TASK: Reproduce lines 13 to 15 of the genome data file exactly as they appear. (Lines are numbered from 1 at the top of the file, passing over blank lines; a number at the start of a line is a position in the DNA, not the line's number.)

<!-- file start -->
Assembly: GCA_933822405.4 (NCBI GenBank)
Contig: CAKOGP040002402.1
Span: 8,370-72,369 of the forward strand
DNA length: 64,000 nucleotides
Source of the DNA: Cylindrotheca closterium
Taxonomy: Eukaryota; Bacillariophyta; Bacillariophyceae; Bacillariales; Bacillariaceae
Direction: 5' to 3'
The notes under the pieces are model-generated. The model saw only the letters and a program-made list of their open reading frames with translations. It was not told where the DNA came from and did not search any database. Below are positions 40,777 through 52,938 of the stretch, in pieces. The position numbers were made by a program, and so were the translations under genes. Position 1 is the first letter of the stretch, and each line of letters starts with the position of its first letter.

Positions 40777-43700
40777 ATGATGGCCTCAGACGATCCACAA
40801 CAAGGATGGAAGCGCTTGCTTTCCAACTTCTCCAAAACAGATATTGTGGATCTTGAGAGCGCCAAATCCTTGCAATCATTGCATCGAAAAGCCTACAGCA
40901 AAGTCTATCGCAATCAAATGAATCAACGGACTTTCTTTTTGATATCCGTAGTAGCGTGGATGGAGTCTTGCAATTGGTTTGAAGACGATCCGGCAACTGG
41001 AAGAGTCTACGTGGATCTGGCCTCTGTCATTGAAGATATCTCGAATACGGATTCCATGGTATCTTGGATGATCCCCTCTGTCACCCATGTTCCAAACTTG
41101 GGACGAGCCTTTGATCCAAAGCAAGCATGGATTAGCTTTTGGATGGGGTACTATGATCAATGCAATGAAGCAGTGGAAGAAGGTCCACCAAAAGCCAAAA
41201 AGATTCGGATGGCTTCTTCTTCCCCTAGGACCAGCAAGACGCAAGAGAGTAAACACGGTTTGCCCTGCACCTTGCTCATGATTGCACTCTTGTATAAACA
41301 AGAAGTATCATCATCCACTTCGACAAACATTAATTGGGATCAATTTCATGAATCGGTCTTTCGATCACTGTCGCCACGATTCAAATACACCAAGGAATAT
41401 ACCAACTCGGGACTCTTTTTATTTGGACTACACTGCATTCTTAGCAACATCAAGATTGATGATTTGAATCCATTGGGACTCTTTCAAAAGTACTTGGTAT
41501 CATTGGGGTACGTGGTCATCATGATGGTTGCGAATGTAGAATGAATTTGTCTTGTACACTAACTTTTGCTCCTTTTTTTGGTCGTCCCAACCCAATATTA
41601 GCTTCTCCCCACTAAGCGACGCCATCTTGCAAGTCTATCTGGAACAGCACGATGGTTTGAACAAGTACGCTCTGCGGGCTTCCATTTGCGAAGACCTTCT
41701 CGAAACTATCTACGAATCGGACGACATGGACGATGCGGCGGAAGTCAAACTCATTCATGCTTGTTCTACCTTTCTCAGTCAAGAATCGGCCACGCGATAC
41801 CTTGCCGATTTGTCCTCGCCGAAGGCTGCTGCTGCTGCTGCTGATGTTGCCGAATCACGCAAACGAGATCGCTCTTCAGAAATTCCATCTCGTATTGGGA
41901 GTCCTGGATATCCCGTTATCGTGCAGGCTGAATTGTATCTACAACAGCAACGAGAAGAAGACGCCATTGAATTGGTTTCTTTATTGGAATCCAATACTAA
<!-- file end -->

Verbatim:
41001 AAGAGTCTACGTGGATCTGGCCTCTGTCATTGAAGATATCTCGAATACGGATTCCATGGTATCTTGGATGATCCCCTCTGTCACCCATGTTCCAAACTTG
41101 GGACGAGCCTTTGATCCAAAGCAAGCATGGATTAGCTTTTGGATGGGGTACTATGATCAATGCAATGAAGCAGTGGAAGAAGGTCCACCAAAAGCCAAAA
41201 AGATTCGGATGGCTTCTTCTTCCCCTAGGACCAGCAAGACGCAAGAGAGTAAACACGGTTTGCCCTGCACCTTGCTCATGATTGCACTCTTGTATAAACA